Thursday, December 22, 2011

Titanium Image Gallery

Creating an Image Gallery that scrolls side to side isn't terribly difficult with Titanium.

Here is how I did it:

// put this in a file, for instance "ImageGallery.js"
var ImageGallery = {};
(function() {

    ImageGallery.imageViewArray = [];
    ImageGallery.imageNameArray = [];
    ImageGallery.Gallery = null;
    ImageGallery.createGallery = function(params) {
        if (params.Images) {
            ImageGallery.imageNameArray = params.Images;
        ImageGallery.Gallery.addEventListener('click', function(e){});
        for(var i = 0; i < ImageGallery.imageNameArray.length ; i++){
            ImageGallery.Gallery.views[i].image = ImageGallery.imageNameArray[i];
        ImageGallery.nextImageIndex = 1;
        return ImageGallery.Gallery;
    ImageGallery.init = function(params) {
        var imageParams = {
            width:Ti.Platform.displayCaps.platformWidth - 4,
        for(var i = 0; i < ImageGallery.imageNameArray.length ; i++){
            ImageGallery.imageViewArray[i] = Titanium.UI.createImageView(imageParams);
        var p = {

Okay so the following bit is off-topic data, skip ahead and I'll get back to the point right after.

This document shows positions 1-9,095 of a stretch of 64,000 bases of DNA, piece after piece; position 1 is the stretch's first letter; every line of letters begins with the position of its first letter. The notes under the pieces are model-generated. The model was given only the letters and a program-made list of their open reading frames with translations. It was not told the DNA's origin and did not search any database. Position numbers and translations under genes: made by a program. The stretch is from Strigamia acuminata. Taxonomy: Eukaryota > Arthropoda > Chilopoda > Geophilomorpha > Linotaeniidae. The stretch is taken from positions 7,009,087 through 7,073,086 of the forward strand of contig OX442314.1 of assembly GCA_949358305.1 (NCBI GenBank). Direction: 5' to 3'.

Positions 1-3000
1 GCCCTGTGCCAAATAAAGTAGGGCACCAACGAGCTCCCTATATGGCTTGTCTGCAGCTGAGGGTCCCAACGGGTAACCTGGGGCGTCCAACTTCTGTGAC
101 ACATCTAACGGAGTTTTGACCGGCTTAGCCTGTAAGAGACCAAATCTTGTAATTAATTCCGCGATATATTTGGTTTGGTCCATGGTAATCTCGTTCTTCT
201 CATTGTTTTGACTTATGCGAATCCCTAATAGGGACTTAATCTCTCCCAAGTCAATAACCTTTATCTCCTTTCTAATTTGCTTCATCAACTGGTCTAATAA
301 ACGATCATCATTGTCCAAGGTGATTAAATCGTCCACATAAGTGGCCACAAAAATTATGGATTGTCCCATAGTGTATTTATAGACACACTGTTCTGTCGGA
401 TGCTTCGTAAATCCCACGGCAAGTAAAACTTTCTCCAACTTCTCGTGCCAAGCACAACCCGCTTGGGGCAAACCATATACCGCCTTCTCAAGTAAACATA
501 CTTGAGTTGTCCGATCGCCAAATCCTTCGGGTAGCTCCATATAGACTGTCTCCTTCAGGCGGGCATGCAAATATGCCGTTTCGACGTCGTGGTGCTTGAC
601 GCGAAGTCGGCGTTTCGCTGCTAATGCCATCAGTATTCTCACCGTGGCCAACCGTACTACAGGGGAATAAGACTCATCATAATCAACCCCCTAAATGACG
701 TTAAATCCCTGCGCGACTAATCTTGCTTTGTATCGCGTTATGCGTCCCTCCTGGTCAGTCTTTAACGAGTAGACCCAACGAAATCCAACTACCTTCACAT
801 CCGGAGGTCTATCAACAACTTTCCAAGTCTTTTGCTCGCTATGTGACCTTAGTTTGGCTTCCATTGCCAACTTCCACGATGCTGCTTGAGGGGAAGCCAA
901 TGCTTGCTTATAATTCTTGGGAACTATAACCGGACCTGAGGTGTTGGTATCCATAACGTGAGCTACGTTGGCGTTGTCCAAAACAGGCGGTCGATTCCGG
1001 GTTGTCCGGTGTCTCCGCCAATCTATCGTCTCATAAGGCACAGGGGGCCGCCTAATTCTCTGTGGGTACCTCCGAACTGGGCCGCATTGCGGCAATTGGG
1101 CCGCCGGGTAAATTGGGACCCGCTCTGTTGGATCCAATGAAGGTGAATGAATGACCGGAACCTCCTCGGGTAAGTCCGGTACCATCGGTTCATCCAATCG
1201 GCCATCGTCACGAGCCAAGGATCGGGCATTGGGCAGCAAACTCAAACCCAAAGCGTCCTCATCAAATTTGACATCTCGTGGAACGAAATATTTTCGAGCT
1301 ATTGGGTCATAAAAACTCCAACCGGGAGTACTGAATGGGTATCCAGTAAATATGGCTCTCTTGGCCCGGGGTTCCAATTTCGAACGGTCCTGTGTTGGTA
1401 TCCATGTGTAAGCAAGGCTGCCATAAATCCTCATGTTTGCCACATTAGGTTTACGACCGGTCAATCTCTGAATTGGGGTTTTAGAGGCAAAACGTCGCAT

width: 310,
            height: 450,
            top: 5,
            left: 5,
            borderWidth: 2,
            borderColor: '#000',
            showPagingControl: false,
            pagingControlColor: '#fff',
        for (var prop in params) {
            p[prop] = params[prop];
        p.views = ImageGallery.imageViewArray;
        p.backgroundColor = "#000";
        ImageGallery.Gallery = Titanium.UI.createScrollableView(p);

 Assuming that you include the file above in your view, you then can use it like so:

var gallery = ImageGallery.createGallery(

                // here images is an array of image URLs

What do you think?

Thursday, November 03, 2011

PHP and writing to Apache logs

Printing to STDERR is quite easy, once you figure it out!

file_put_contents('php://stderr', print_r($your_string, TRUE));

Of course, you can also replace 'stderr' with 'stdout'.

You could also use error_log but it truncates long strings ...

Saturday, July 16, 2011

Android App Piracy

As you may know, I have a bunch of apps on the Android market. Recently, I have been fielding questions from users that have had problems with my app. Turns out their contacts were being deleted. Their contacts were receiving lewd photos and messages.

After some digging around, it became clear that they downloaded pirated versions of my apps. Aside from feeling glad that people too cheap to buy something that costs the same as a bag of chips and a soda got what was coming to them, I was inclined to post a message about piracy on my apps home page.

Basically, the gist of what I posted is this:

Would you openly give all of the data on your phone to a third party that you did not know or trust? By downloading applications from sources where the original author did not intend to publish them, you are doing just that.

Most paid applications on the market implement some form of weak licensing that Google endorses. Unfortunately, this licensing is very easy to beat. In order to beat it, pirates must add their own bits of source code to apps.